Traditions: Salt Dough Figures
Many families look forward to the holiday season and the many family traditions that make this time of year—and each family—unique and special. In today’s post, Kidspace team member, Heather Grimaldi, shares some of her family’s traditions and her easy family technique for making Salt Dough Figures for the holidays.
My Holiday Family Tradition
We have many family traditions that we celebrate and participate in throughout the year. However, this is the season that is most important to my family. There seems to be a more magical feeling around our winter family traditions. Some of these traditions are things I brought with me from my childhood, and some we started when my kids were born. In a recent conversation with my kids, I also discovered that some of the things THEY consider traditions, I never meant to be!
I was going over my menu for our holiday morning, talking out loud but not really to anyone in particular, when my son chimed in, “Wait, aren’t you going to make the Monkey Bread and Peanut Butter Rudolphs?” I responded, “I made those as a way to get you and your sister to eat something other than candy first thing in the morning. Now that you both sleep longer, I hadn’t planned on them.” “But you HAVE to make them! They’re a TRADITION!” he insistently pleaded.
On the menu they go! Looking back on this conversation, I really loved the insight into what my kids think of as our family traditions. Traditions are comforting. They bring a sense of security, warmth, and time together as a family. They can connect us to the generations that came before us and the generations yet to come. They can be simple or elaborate and they hold a special place within us.
One of the traditions we have is to make salt dough figures together. When my kids were younger, they loved mixing the dough and then forming it into shapes that they could paint and decorate. As they got older, their shapes and figures became more elaborate and imaginative. As a mom, I love that it gives us several hours of together time around the table!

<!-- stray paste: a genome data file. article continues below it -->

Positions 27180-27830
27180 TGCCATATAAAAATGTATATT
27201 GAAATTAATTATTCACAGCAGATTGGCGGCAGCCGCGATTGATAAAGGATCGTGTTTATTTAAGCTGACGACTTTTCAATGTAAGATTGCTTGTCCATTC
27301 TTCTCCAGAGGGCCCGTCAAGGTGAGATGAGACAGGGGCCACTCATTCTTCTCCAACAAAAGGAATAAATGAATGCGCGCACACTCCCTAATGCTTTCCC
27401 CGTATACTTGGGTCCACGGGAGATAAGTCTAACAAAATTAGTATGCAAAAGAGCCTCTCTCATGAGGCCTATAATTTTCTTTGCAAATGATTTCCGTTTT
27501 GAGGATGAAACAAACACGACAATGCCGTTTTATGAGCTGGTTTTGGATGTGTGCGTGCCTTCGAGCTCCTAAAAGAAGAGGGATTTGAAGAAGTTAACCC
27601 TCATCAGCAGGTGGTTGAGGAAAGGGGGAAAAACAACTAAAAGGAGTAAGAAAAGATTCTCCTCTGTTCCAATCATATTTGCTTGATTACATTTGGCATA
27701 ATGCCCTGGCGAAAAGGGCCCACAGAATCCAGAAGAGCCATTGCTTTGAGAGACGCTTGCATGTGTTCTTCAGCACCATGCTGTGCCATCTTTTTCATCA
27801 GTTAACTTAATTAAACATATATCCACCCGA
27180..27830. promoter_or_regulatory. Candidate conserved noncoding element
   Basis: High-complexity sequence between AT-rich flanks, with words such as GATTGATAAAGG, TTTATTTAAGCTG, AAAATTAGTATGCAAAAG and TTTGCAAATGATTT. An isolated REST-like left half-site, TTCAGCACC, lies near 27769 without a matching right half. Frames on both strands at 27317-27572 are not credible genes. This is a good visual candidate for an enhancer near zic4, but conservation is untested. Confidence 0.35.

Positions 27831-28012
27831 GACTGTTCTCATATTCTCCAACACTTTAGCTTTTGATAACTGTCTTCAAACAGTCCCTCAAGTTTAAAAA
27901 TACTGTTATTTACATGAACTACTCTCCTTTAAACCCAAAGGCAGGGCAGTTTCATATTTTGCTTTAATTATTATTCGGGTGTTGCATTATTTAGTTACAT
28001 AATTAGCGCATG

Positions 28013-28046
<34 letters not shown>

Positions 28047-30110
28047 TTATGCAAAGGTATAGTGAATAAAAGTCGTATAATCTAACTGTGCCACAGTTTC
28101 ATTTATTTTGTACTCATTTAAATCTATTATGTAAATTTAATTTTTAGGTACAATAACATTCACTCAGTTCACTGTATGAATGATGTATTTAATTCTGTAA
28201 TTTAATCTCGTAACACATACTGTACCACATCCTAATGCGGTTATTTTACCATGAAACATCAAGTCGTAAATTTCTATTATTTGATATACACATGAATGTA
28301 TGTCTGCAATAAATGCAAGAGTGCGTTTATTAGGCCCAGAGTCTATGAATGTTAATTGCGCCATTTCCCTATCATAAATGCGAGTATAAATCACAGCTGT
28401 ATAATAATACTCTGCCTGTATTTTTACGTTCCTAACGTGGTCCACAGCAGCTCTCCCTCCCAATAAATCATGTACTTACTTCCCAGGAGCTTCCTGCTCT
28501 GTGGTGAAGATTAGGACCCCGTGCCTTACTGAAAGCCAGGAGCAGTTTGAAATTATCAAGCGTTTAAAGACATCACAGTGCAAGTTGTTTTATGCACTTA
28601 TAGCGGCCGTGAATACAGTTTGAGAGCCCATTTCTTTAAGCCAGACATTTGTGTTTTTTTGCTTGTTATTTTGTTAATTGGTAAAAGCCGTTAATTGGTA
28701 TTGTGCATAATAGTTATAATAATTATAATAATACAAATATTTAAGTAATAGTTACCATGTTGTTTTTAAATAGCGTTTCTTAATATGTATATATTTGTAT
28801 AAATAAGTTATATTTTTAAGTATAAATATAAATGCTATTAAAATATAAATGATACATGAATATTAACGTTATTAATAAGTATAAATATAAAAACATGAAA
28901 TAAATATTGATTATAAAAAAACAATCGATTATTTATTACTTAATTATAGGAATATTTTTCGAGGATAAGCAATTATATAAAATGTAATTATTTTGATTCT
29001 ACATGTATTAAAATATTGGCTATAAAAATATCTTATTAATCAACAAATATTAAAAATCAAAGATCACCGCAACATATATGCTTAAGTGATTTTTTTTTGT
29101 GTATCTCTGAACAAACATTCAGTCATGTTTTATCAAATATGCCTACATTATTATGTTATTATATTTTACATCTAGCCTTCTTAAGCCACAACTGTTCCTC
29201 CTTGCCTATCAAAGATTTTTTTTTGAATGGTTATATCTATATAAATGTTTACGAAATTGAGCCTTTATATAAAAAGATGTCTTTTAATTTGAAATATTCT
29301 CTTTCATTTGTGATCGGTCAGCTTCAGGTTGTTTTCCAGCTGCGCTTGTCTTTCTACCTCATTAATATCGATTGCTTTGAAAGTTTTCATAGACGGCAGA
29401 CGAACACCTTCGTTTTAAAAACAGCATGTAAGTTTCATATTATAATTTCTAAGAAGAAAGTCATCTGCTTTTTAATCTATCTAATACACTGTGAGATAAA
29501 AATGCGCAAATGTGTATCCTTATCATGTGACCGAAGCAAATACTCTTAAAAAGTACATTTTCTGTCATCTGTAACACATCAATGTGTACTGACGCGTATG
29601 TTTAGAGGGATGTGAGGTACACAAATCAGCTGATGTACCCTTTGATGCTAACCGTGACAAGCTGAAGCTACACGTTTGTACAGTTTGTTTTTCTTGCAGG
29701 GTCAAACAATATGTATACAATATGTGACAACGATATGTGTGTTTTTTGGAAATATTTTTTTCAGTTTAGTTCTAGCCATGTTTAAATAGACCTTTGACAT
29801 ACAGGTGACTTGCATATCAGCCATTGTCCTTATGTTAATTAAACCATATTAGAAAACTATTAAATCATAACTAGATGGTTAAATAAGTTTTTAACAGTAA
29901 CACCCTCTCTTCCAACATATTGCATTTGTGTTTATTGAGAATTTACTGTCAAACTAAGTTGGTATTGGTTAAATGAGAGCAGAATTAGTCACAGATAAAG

Salt dough is a very simple recipe that has many applications. It has been around for centuries. In the former Soviet Union, people would make salt dough figures of wheat, birds, and fruit as part of the spring rites in hopes of a good harvest. In countries like Ukraine, people would make nature figures like apples, mushrooms, leaves, trees, and figurines of people to give as gifts at the winter holidays, weddings, and birthdays. These figures are presented to give health, happiness, wealth, and good luck to the person receiving them.
If you would like to add a new tradition with your family (or just want something to keep the kids occupied for a while, so you can finish some things around the house in peace) below is the salt dough recipe I use with my family. May it bring hours of joy to your family, too!
Making Salt Dough Figures
- 2 cups all-purpose flour
- 2 cups iodized salt
- 1 ¼ cups warm water
- Salt dough figures are fun to make but they are not edible.
- Preheat the oven to 250°F. Mix the flour and salt together, then add the water to the mix. Knead the dough until it is all mixed together. The dough will look and feel almost like playdough when it’s all combined. If the dough is a little too sticky, add a little more flour until it’s the right consistency.
- You can shape the salt dough just like clay and playdough. Roll it out thin and use cookie cutters or make your own shapes and figures. No special tools are needed! I like to keep toothpicks handy for making lines and small features like eyes and mouths. If you want to hang your creations, make sure to put the hole in them before you bake them! I have found a drinking straw is a great way to make a hole in the dough.
- One thing to keep in mind is that salt dough can be fragile once it is hardened. The thinner the shape, the easier it is to harden and dry. Larger, heavier shapes can crack while hardening and break more easily after.
- Place your salt dough creations on a parchment-paper-lined baking sheet and bake for about 2 hours. To test if they are done, feel them. If it feels a little sticky or has some give, then they need to bake a little longer. When they are done, remove from the oven and let them cool and continue to dry overnight.
- Once they are completely cool, you can decorate and paint them. The salt dough needs to be sealed once you are done decorating. Modge-Podge or a spray shellac both work well for this.